I’m not sure what the attrition rate is for Project Managers – I suspect it’s fairly high. I’ve seen all sorts enter the field usually with high aspirations, strong credentials and good intentions, only to flame out after a short and painful period of time. Sometimes, I feel bad for the ones who do not make it; most times, the damage is self-inflicted. Often a good sponsor or mentor can help guide a struggling project manager over various hurdles, but there are those that simply cannot make the needed adjustments.
The key behaviors and traits that I’ve observed that KILL the credibility, performance and careers of Project Managers are:
- Don’t listen: Good project managers get people to talk; great ones know how to listen. Listening is more than being quiet and nodding your head once in a while – it’s about being an active participant in a conversation, eliciting important stuff, filtering out the noise, and efficiently managing the communication process. Listening requires that you get others to talk in a way where they feel good, and they want to give you information. This is the ultimate “win-win” for Project Managers.
- Fail to immediately correct bad team behavior: When working in a collaborative environment, it is important to agree on a set of rules that maps out how the team will communicate, interact, and resolve disputes. These rules are the foundation of team dynamics. When a rule is broken (say a team member acts poorly towards another), the Project Manager must step in immediately and take corrective action. Allowing poor behavior to go uncorrected undermines team unity, creates mistrust, and results in the loss of credibility for the Project Manager.
- Struggle with delegation: A project manager guides a team of people who complete the defined actions in a project plan. In large projects there are literally thousands of tasks that need to be completed in a specific sequence. A Project Manager must learn to effectively distribute the workload and empower others to take ownership of their share of the work.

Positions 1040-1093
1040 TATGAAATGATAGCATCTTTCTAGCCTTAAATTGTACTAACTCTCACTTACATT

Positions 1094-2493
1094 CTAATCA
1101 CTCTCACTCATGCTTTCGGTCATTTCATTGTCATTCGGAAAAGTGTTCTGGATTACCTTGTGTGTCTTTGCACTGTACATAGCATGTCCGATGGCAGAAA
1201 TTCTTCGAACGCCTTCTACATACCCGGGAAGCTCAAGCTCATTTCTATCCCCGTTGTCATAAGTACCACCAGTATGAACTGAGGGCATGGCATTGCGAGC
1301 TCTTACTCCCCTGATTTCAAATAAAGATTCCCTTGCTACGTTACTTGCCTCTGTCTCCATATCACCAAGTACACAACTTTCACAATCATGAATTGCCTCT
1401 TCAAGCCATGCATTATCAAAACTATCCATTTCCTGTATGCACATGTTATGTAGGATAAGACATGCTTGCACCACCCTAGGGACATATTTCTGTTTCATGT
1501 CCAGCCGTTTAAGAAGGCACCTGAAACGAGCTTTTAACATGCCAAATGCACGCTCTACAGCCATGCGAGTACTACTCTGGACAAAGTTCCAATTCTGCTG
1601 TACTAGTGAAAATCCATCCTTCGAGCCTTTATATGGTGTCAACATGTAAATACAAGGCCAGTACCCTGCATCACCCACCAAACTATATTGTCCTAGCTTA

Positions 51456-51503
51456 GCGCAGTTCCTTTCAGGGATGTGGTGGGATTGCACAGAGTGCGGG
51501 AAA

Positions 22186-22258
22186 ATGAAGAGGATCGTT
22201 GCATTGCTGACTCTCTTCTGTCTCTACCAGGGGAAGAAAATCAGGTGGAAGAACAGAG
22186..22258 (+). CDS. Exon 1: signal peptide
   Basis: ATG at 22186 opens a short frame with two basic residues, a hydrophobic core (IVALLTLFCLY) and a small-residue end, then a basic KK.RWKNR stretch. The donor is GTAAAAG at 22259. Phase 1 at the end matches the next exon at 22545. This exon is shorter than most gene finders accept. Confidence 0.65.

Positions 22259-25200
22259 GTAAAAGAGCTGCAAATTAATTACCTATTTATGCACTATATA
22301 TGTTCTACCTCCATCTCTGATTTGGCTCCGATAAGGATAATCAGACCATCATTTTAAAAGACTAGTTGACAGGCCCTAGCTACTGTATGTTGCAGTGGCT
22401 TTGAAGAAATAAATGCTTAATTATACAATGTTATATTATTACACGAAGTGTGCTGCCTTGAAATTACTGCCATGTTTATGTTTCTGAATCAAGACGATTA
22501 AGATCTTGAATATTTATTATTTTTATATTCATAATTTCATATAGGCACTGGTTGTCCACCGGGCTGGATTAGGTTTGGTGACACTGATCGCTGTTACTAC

- Bad follow-up skills: Oh boy, this really is a killer. Project Managers run complex initiatives that have many moving parts. To insure that nothing gets missed, a Project Manager must have a good system for follow-up. Over the course of a day a Project Manager may have hundreds of details to check on – and, without a good system of follow-up, important items often get lost.
- Don’t interact enough with their team: A Project Manager needs regular and constructive interaction with their team members. It is critical that a Project Manager is visible, available, approachable and interested in the actions of the team. I like to touch base each day with the key team leads and members. It can be a simple 5 minute coffee chat, but it needs to happen. This is especially true if you are working with team members who have other responsibilities. If they know you will be walking by asking about their progress, they will be more likely to actually make progress.
- Know more than the project subject matter experts (SME): During a project, there are often complicated technical decisions to be made (like what technology architecture to use). On a project, the subject matter experts must guide the team through the technical options and decision-making process. A project manager should not be using a project to push their own technology agenda. Yes, a Project Manager needs to be an active participant in these discussions, but he/she should never undermine the credibility of the SME’s on the project team.
- Not serious about risk planning: I seem to talk about risk planning just about every day now. Understanding what can go wrong, planning for it, and creating visibility when it happens are an important part of being a project manager. An example of this – you are at a key project juncture, and a major supplier advises that it will be late delivering a component. If at the beginning of your project, you had not identified and created back-up plans for this risk, you will be forced to operate in crisis mode where costs and schedule are negatively impacted. A hint here – something usually goes wrong during a long, complex project. You had better be ready. Take risk planning seriously!
- Not celebrating wins: Project work can be hard, thankless, physically taxing, and career challenging. During a project, I like to set-up milestone celebrations where the team can blow off steam, enjoy a non-working moment together, and just celebrate success. For example, after a successful gate meeting, you take the team out for a celebratory meal. During this event, you thank the team for their efforts, talk positively about the future, and let them enjoy the success. Sometimes, you need to have some team fun!
Now of course, the short-comings above are not necessarily fatal. Good project managers learn and quickly adapt. Often, it takes time to simply figure it all out.
You have the skills to be successful, I know this is true. Stick around, work hard, make adjustments – and, don’t flame out!
What do you think? I’d like to hear from you.
“Success is not final, failure is not fatal: it is the courage to continue that counts”~ Winston Churchill